Paris, I love you but...

"You won't find it in any guides to mental disorders, but there is an odd malady that strikes more than a few people every year—sometimes Francophile Japanese tourists in their 30s, sometimes young American admirers of "Breathless" and Baudelaire. Paris Syndrome, as it's called, is brought about by a sudden recognition of the unbridgeable gap between one's Platonic ideal of the French capital and its imperfect reality. For some, the suffering can be so intense they have to be repatriated immediately." - Thomas Chatterton Williams in his WSJ review of Paris, I Love You But You're Bringing Me Down.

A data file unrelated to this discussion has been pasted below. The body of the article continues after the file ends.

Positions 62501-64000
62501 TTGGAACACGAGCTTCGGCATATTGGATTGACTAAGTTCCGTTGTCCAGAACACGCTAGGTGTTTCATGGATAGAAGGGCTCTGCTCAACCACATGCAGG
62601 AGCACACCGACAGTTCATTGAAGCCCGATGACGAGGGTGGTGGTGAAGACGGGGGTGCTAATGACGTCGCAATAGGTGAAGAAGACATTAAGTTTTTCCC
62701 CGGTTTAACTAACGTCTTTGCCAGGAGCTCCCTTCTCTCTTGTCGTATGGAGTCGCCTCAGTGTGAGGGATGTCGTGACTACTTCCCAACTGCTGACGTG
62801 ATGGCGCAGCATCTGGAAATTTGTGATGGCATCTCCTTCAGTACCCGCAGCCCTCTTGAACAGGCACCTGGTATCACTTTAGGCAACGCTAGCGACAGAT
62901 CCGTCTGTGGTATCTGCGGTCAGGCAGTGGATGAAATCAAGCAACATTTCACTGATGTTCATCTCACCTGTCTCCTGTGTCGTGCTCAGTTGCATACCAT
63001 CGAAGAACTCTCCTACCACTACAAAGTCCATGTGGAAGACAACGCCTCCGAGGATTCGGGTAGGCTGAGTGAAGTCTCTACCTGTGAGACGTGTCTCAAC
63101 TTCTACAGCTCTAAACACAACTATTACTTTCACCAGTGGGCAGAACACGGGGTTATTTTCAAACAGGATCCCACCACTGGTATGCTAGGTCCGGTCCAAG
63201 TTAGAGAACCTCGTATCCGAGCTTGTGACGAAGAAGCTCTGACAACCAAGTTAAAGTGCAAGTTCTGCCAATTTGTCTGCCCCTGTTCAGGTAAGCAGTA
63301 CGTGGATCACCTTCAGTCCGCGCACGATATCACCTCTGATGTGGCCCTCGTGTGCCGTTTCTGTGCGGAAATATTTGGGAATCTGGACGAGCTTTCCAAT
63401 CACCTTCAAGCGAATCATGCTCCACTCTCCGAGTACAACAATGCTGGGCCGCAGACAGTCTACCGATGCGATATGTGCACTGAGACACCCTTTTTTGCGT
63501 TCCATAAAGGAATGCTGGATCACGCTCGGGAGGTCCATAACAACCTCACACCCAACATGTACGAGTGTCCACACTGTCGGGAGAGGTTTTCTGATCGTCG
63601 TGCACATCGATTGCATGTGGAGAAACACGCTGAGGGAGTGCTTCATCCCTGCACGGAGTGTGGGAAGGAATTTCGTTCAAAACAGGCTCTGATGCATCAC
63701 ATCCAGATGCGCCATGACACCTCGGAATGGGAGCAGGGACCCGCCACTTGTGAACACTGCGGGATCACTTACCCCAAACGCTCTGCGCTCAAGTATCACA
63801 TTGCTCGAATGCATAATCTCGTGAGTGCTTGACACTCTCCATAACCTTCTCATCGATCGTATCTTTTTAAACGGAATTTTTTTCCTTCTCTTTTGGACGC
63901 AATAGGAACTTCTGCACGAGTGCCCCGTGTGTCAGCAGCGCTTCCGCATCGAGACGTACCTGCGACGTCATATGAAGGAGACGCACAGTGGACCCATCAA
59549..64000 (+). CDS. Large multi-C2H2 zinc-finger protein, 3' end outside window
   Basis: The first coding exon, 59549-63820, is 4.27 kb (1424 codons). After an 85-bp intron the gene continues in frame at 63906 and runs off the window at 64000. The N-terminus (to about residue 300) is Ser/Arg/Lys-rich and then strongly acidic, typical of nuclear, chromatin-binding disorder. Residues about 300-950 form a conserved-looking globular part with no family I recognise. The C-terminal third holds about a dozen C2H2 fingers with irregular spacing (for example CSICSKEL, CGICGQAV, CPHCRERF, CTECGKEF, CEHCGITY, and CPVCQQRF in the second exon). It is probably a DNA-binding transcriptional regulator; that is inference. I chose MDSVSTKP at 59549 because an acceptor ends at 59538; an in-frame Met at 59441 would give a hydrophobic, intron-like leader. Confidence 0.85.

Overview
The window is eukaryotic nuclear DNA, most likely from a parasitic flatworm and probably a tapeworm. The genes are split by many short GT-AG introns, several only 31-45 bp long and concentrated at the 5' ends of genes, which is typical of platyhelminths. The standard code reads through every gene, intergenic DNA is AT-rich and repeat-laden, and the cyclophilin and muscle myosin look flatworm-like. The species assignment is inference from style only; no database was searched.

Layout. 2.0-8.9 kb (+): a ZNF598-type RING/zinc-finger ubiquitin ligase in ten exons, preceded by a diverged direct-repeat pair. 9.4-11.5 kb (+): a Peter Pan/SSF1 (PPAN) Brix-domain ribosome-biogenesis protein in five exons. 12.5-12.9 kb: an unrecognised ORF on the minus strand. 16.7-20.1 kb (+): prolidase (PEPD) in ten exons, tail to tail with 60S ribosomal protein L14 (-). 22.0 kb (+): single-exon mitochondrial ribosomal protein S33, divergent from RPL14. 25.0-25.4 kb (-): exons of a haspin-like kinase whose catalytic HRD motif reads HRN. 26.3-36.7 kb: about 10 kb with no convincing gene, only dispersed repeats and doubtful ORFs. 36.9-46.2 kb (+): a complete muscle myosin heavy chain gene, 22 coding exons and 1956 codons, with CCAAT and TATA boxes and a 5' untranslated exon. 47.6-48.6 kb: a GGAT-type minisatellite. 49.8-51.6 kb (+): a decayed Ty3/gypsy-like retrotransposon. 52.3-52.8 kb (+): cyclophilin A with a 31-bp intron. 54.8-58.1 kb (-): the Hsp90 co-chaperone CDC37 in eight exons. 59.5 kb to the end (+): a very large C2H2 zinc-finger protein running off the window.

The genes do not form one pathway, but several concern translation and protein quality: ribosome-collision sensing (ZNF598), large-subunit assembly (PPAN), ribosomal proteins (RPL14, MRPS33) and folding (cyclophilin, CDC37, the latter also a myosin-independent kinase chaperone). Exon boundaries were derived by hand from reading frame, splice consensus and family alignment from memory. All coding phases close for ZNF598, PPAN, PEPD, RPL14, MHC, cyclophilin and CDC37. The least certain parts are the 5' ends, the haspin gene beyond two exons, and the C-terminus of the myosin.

Rosecrans Baldwin's Paris, I Love You But You're Bringing Me Down is about the author's vivid yet vanilla year and a half spent living and working in Paris. He found himself (expectantly) affected and charmed by the city itself, but (unexpectedly) deflated by it's congruous everyday reality. Apparently, not even Paris, the city to end all cities, can live up to our manic, romantic expectations.

I first became aware of this book when I heard Baldwin read a fun passage on KQED's The Writer's Block. Embedded for your listening pleasure.

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